Endovascular Stent Grafts
- Endovascular stent grafting is a minimally invasive procedure used to repair an aneurysm, which is a weakened and enlarged section of an artery.
- Endovascular stent grafting is usually performed for an aneurysm in the abdominal section of the aorta, the body’s largest artery.
- By using a catheter to place a metal-and-fabric support skeleton called a stent graft inside the artery, this procedure can eliminate the need for open surgery.
- Endovascular stent grafting typically produces minimal discomfort and allows the patient to recover in a few days.
- Endovascular surgery refers to a group of minimally invasive procedures that allow surgeons to treat problems in the heart or the blood vessels from within the vessels themselves by using special technologies and instruments. The procedures only require a small incision or puncture in the artery or vein; generally, this means a shorter hospital stay, a speedier recovery, and less risk of complications for the patient.
- An endovascular stent graft is a slender fabric tube that a physician uses to reinforce or strengthen a week spot in a blood vessel. The ‘stent’ part of the graft is the hooks or barbs at each end of the fabric tube that anchor onto the arterial wall. Some stents are secured in the arterial wall after a balloon in the catheter is inflated and presses the hooks into the wall.
WHEN IS IT INDICATED?
Not all patients are candidates for this procedure. Anatomical characteristics are significant to the selection of a patient for this procedure. The size of the proximal and distal neck of the artery must be 1.5 cm. Patients who are candidates should be in good health but have an aneurysm located in the section of the aorta just below the renal arteries, or patients who are so ill that they cannot undergo standard surgery.
Endovascular stent grafts are often used in patients with the following:
- Abdominal aortic aneurysm
- False aneurysms
- Arteriovenous fistulas
Endovascular stent grafting of aortic aneurysm is still considered investigational by some federal health authorities. The Food and Drug Administration, however, has approved two devices for clinical use. A physician experienced in endovascular stenting in a well-equipped medical center should perform the procedure.
WHAT TO EXPECT
The patient will usually be given a regional anesthesia. Two small incisions are made in the groin. The Physician threads a wire into the femoral artery to the area of the disease through these incisions. Two wires coming from either groin incision are necessary to advance the different segments or to position the device. Using fluoroscopy (a type of x-ray monitor) as a visual guide to show the artery and the stent graft placement, the physician inserts a catheter containing a compressed graft and places it over the guidewire. At the aneurysm site, the tube holding the graft is retracted and the graft released. The physician withdraws the catheter, leaving the graft to expand to fit flush against that section of the arterial wall. The stent achieves its final shape through elasticity or by thermal memory. Positioned against the arterial wall, the stent graft allows blood to bypass the aneurysm.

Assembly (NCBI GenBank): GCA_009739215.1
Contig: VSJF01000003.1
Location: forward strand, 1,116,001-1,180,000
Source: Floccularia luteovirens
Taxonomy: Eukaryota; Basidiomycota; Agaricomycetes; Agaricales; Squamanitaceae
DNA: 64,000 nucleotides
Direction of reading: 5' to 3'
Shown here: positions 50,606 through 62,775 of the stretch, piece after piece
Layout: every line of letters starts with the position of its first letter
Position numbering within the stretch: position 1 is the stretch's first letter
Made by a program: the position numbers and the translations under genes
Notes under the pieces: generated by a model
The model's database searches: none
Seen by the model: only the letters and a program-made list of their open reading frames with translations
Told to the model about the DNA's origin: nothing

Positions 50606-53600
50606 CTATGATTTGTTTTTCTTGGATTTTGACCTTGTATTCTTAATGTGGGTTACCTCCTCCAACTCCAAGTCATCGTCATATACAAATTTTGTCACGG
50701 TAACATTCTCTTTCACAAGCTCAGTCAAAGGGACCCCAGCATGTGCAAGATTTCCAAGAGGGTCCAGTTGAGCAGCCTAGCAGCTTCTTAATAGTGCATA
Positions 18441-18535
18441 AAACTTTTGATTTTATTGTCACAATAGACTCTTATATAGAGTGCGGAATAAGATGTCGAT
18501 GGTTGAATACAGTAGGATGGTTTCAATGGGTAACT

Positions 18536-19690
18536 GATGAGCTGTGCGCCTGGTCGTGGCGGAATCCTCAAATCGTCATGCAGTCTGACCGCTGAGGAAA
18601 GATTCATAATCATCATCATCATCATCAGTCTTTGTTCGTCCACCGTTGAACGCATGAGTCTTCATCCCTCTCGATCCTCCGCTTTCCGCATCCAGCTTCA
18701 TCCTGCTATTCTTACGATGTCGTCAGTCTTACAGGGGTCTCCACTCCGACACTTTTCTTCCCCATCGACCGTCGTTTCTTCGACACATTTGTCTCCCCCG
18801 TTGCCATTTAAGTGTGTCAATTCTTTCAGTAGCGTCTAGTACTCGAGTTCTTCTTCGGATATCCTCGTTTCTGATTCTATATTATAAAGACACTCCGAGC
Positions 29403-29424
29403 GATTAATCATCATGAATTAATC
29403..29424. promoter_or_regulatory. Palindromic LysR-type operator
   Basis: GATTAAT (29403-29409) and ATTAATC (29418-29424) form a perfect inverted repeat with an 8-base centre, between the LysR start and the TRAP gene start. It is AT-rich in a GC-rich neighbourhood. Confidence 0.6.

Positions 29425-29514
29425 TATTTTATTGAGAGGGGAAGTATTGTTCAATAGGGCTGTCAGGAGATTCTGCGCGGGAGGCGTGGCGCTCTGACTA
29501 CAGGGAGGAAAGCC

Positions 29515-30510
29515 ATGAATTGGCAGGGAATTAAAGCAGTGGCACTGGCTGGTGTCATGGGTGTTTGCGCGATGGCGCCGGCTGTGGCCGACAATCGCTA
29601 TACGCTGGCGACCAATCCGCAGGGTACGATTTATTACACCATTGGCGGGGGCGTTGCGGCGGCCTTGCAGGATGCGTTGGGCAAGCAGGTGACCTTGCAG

The potential complications of endovascular stent graft include:
- Leaking of blood around the graft
- Movement of the graft away from the desired location (migration)
- Graft fracturing
The physician may monitor the graft regularly for the rest of the patient’s life to ensure that the device has not migrated. Patients should consult their physician immediately if they suspect or experience any complications because of the stent graft.
Following the procedure, the patient may spend two to three days in the hospital. Within the first day of recovery, the patient is permitted to eat and perhaps walk. Ten days following the procedure, the patient returns for a follow-up visit at which the physician checks incisions, removes staples, and assesses the patient’s overall condition.
The patient should also:
- Avoid driving until allowed by the physician
- Avoid showering (baths are permitted)
- Avoid lifting anything more than five pounds for four to six weeks after surgery
Patients will be asked to undergo an imaging scan of the abdomen one and six months following surgery.
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Medical Review Date: March 9, 2009 / Copyright © 2012 NorthPoint Domain, Inc. All rights reserved. This material cannot be reproduced in digital or printed form without the express consent of NorthPoint Domain, Inc. Unauthorized copying or distribution of NorthPoint Domain’s Content is an infringement of the copyright holder’s rights.